The “A Book You Will Actually Read” series is a growing collection of short books (under 100 pages) written by Mark Driscoll and addressing various foundational aspects of Christian theology. These are books that you will actually read and books that you can read in just about an hour. “The hope is that the big truths packed into these little books will make them different from the many other books that you would never pick up or would pick up only to quickly put down forever because they are simply too wordy and don’t get to the point.” They are meant to be a quick infusion of theology that invites the reader to investigate further. The first four titles available are On Who Is God?, On the Old Testament, On the New Testament and On Church Leadership.
On Who Is God?
This volume is divided into five sections: Knowledge about God (how we can know God exists), Perspectives about God (how different people relate to God), Nature of God (the attributes and names of God), Incarnation of God (prophecies of God’s incarnation and their fulfillment in Christ) and Worship of God (how we are to worship God). A lengthy appendix offers a list of books appropriate for further study. Driscoll says “This modest book is an attempt to briefly and simply explain who God is through the lens of both philosophy and theology. Certainly this book could be an entire library of books explaining in great detail the person and work of God, and this is therefore not intended to be exhaustive, but rather introductory in nature.”
On the Old Testament
On the Old Testament seeks to provide an overview and basic understanding of the Old Testament scriptures. The first section of the book answers nine common questions about this portion of the Bible (e.g. Who Wrote the Old Testament? What Is the Central Message of the Old Testament? Why Are There Different Bible Translations?) while the second section offers advice on how to read each of the literary genres. Driscoll explains this book’s genesis as being his own growing understanding of the Old Testament in the months immediately following his own conversion to the Christian faith.
On the New Testament
On the New Testament mimics the pattern established in On the Old Testament. Once again the first section of the book answers nine common questions about form, format and theology of the New Testament (e.g. Can Books of the New Testament Be Written Today? How Were the New Testament Books Chosen as Scripture? What Principles Can Help Me Interpret the New Testament?) while the second section offers advice on how to read each of the literary genres. Driscoll says, “My intent in writing this book is to be of service to you as a pastor. I have had to read a great number of books and spend thousands of hours in study since my conversion in order to arrive at the conclusions that I’m sharing with you. I wish someone would have given me this book as a non-Christian or new Christian because it would have been quite helpful to me. I pray that you will find it helpful as well.”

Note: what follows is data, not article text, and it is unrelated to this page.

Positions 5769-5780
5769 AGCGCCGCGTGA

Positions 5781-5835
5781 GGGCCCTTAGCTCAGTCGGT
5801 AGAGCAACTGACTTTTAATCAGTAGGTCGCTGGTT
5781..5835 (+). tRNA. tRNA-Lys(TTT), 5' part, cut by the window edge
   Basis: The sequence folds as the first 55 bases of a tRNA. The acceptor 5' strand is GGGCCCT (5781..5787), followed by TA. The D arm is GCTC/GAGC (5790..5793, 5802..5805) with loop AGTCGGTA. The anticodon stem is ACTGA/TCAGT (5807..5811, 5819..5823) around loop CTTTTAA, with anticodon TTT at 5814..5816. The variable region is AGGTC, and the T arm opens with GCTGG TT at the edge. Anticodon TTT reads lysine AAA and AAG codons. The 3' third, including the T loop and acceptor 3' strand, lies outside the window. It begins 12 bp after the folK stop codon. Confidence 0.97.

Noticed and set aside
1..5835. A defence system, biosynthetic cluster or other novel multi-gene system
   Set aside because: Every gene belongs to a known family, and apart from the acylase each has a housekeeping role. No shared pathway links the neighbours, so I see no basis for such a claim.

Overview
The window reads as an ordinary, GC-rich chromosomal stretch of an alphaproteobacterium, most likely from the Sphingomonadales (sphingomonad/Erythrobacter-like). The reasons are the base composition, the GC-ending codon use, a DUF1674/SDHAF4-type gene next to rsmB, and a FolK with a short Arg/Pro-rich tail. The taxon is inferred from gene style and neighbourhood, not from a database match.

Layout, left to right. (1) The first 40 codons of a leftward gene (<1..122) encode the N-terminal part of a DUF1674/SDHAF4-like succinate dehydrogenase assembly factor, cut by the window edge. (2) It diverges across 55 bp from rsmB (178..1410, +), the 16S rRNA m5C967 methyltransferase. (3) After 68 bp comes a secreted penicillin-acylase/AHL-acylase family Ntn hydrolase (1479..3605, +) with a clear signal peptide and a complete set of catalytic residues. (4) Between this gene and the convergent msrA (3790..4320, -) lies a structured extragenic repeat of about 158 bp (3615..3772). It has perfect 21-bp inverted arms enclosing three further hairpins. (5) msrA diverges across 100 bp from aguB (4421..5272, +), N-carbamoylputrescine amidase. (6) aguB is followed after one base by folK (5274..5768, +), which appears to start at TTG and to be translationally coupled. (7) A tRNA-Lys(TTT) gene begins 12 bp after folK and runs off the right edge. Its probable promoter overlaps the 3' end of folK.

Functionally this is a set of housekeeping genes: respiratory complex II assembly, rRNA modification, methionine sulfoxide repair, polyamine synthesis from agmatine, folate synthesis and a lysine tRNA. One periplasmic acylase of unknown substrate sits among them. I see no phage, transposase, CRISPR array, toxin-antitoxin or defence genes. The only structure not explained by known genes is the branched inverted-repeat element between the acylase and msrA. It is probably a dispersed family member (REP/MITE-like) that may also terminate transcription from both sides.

On Church Leadership
Whatever the agenda of Driscoll’s critics, they always seem to raise the issue of his complementarian understanding of church leadership. In On Church Leadership he outlines his understanding as clearly and thorough as he has ever done. He does so in six brief chapters entitled Pastor Jesus, Elders, Women in Ministry, Deacons, Members, Leadership Teams. Driscoll explains that he wrote this book to address the fact that so few of the people converted through the ministry of Mars Hill Church had any real understanding of leadership and gender roles within the church. “To help our people understand how we are governed, I wrote a booklet that we published internally to answer their questions.”
The books live up to the claim that they can be read in just about an hour. In fact, I read all four of them in a single five hour flight with time left over to read the airline magazine I found in the seat pocket ahead of me. In general I found them valuable reading. They are, by design, only a basic overview of the topics, but they still manage to cover those topics well. In most cases I found the appendices nearly as valuable as the books themselves. This is especially true for On the Old Testament and On the New Testament where the appendices (which are nearly the same) contain a great deal of excellent information on improving Bible study and building a study library. There is much wisdom to be gleaned. If there is a weak spot in the series, I would have to point to On Church Leadership which I felt did not deal as well with the subject matter as did the other volumes.
Two things should be noted. First, there is a fair bit of overlap in the books and several times the reader will find sections that have been copied and pasted from one to the next. But since the books are not necessarily meant to be read in sequence, this is more a note than a critique. Second, the reader will want to bear in mind that these books were written by a pastor specifically to his own congregation. Hence, while the theology is generally sound, the teaching and the format may not be transferable in all cases. The books may well be appropriate for placement in church libraries and elsewhere, but it would be wise for pastors and leaders to read the books carefully to ensure that they are suitable for that specific congregation.
Writing about these books Bruce Ware says, “Mark has a gift of taking weighty ideas and expressing them in clear and lively language” while D.A. Carson says the books are, “serious, informed, reverent, but not technical discussions of great themes.” I agree with both of these men. These books are uniquely valuable in their lively and relevant discussions of important theological themes. I look forward to further entries in the “A Book You Will Actually Read” series.
You can purchase them, of course, at Amazon.